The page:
Banks in Ireland Expecting to Slow in Recovery

According to a new study done by stockbroking firm Davy, Ireland’s banks can expect to see a slowing in recovery and business activity within the first quarter as the government extends the current lockdown that is Level 5 until foreseeable, March 5th. Even though recently, large banks such as AIB and the Bank of Ireland has reported that in the last quarter of 2020, the lending and other business activities have recovered more than projected from the slump at the start of the quarantine. Still, Davy’s analysts report that they do not expect lenders to book material additional to loan-loss provisions after last year as many of the consumers are looking at these on a case-by-case basis.

The extension of the lockdown and corresponding restrictions are likely to impact the recovery seen in Q3 and Q4 of 20-20, and will likely hit Q1 of 2021, which is seasonally the weakest quarter for new lending in Ireland. House buying will probably require a conservative approach from businesses to limit risk in the new market of loosening restrictions. Individual buyers and businesses should beware and look at the market to see sudden changes and to predict when would be a suitable time to enter the market. The good news is that businesses should not expect the economy to be hit as hard as it was globally last year’s Q2 since businesses have adapted to the quarantine style.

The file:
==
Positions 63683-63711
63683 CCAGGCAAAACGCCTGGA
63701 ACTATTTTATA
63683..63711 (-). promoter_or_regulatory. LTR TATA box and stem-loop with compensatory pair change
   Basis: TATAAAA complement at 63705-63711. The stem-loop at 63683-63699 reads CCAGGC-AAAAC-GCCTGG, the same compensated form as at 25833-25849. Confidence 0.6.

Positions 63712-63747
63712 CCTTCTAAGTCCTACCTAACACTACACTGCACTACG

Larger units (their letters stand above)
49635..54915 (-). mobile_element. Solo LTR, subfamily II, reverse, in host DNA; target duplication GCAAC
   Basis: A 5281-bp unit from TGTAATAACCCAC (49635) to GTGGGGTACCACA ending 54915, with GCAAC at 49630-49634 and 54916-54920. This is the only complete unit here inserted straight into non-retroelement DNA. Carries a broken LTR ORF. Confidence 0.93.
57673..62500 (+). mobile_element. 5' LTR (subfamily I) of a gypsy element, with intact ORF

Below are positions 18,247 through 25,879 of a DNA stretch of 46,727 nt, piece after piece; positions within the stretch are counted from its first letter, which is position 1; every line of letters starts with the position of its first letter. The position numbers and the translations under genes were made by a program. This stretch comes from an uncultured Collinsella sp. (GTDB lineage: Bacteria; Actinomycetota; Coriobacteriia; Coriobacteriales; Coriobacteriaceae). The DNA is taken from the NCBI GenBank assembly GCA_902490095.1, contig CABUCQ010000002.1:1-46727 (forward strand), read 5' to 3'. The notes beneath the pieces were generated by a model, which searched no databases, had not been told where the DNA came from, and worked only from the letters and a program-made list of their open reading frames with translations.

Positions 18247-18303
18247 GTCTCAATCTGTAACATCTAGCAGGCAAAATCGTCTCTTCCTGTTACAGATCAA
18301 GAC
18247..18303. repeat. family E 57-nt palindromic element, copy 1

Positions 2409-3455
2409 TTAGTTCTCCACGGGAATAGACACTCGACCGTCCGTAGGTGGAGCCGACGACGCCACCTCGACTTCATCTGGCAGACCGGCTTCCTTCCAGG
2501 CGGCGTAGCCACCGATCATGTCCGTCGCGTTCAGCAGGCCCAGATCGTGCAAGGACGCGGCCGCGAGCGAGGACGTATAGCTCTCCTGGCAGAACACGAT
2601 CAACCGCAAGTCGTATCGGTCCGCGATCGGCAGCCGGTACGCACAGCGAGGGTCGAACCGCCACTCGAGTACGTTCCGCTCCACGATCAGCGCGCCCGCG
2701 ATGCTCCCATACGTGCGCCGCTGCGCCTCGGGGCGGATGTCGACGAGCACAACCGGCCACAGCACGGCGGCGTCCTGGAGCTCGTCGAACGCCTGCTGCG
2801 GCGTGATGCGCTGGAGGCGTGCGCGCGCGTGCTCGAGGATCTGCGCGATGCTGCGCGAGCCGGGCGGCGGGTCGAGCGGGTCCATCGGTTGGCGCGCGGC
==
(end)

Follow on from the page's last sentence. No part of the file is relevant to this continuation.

Last year, in anticipation of the shutdown, many banks including the KBC Bank Ireland and the Ulster Bank, set aside billions of euros in provisions to absorb the losses that would come with the economic shock. And with that, many of the lenders would up taking losses up to €3.6 billion. By the end of December of 2020, nearly 97% of the 146,000d industry-wide households and businesses had recovered from the initial COVID shock that happened early last year.

In the upcoming months, we can expect to see much uncertainty in the long-run effect and impact of lifting restrictions on the global market and especially the banking industry. There is also much volatility in the housing market and many of the homeowners during the pandemic are looking to either sell or purchase a new mortgage in light of the pandemic lifting. This could mean a large increase in demand in the housing market while supply may not be enough to match.


Lucas Zhang was a Finance major at Ohio State University. He writes about finance, mortgages, and technology for Irish Mortgage Brokers.

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